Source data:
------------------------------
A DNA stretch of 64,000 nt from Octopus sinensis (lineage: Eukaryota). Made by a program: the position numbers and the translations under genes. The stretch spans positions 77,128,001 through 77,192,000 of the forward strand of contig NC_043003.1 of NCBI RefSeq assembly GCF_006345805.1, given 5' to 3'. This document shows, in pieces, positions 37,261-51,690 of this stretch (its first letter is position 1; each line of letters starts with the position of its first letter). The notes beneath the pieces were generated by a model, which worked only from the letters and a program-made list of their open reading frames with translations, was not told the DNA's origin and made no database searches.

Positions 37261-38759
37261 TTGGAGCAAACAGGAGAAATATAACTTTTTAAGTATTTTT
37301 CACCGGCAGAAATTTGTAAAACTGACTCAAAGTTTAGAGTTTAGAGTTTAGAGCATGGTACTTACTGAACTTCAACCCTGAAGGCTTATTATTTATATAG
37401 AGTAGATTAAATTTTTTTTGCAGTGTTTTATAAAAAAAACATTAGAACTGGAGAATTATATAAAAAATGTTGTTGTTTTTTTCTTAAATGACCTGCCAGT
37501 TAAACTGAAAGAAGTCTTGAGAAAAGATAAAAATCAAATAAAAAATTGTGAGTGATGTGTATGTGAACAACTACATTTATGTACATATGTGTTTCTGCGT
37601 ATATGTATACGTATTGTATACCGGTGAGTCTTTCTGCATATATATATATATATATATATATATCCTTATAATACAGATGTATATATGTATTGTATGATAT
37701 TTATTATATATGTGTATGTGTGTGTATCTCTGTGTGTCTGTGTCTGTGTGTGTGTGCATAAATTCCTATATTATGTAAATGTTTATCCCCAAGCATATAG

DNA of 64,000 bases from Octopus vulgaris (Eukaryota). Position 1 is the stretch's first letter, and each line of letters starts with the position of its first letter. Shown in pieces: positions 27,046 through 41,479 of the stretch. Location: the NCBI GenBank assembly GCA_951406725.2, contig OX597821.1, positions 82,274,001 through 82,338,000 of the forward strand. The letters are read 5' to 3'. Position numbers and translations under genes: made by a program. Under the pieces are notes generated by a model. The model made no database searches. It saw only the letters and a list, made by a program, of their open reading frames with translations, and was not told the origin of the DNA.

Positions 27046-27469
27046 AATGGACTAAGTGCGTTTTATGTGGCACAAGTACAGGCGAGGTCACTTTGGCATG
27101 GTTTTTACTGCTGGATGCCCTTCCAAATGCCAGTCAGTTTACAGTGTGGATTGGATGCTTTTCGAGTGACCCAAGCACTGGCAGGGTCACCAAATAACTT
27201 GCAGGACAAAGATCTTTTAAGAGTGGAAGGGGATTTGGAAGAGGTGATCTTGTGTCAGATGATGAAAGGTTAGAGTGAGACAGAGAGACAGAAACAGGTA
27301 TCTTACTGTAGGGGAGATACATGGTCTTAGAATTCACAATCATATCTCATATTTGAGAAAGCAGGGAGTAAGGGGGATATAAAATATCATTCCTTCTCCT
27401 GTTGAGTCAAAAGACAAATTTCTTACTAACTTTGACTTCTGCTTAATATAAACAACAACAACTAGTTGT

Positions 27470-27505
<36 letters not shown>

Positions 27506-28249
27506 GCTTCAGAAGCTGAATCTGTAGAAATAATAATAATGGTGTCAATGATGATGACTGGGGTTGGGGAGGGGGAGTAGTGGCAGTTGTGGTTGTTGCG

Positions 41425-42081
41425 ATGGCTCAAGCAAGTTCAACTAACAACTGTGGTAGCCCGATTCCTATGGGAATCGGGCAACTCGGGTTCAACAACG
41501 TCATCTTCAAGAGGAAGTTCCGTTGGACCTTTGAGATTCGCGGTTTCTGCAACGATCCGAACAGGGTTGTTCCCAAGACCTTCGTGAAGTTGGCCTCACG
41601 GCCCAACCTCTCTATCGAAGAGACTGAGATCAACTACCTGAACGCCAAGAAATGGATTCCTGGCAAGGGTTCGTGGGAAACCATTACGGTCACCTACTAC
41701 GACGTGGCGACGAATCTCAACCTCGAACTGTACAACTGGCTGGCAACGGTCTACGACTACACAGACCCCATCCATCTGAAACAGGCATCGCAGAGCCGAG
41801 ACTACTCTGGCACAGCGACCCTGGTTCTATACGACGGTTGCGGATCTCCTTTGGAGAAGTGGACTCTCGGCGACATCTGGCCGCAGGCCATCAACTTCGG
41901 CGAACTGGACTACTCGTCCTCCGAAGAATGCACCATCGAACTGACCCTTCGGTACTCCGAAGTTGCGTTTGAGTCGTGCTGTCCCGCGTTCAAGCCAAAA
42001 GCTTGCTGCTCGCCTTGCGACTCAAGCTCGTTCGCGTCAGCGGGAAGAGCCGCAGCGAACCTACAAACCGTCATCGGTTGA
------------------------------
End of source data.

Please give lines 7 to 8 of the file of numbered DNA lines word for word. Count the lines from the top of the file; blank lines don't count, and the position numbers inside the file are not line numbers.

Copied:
37601 ATATGTATACGTATTGTATACCGGTGAGTCTTTCTGCATATATATATATATATATATATATATCCTTATAATACAGATGTATATATGTATTGTATGATAT
37701 TTATTATATATGTGTATGTGTGTGTATCTCTGTGTGTCTGTGTCTGTGTGTGTGTGCATAAATTCCTATATTATGTAAATGTTTATCCCCAAGCATATAG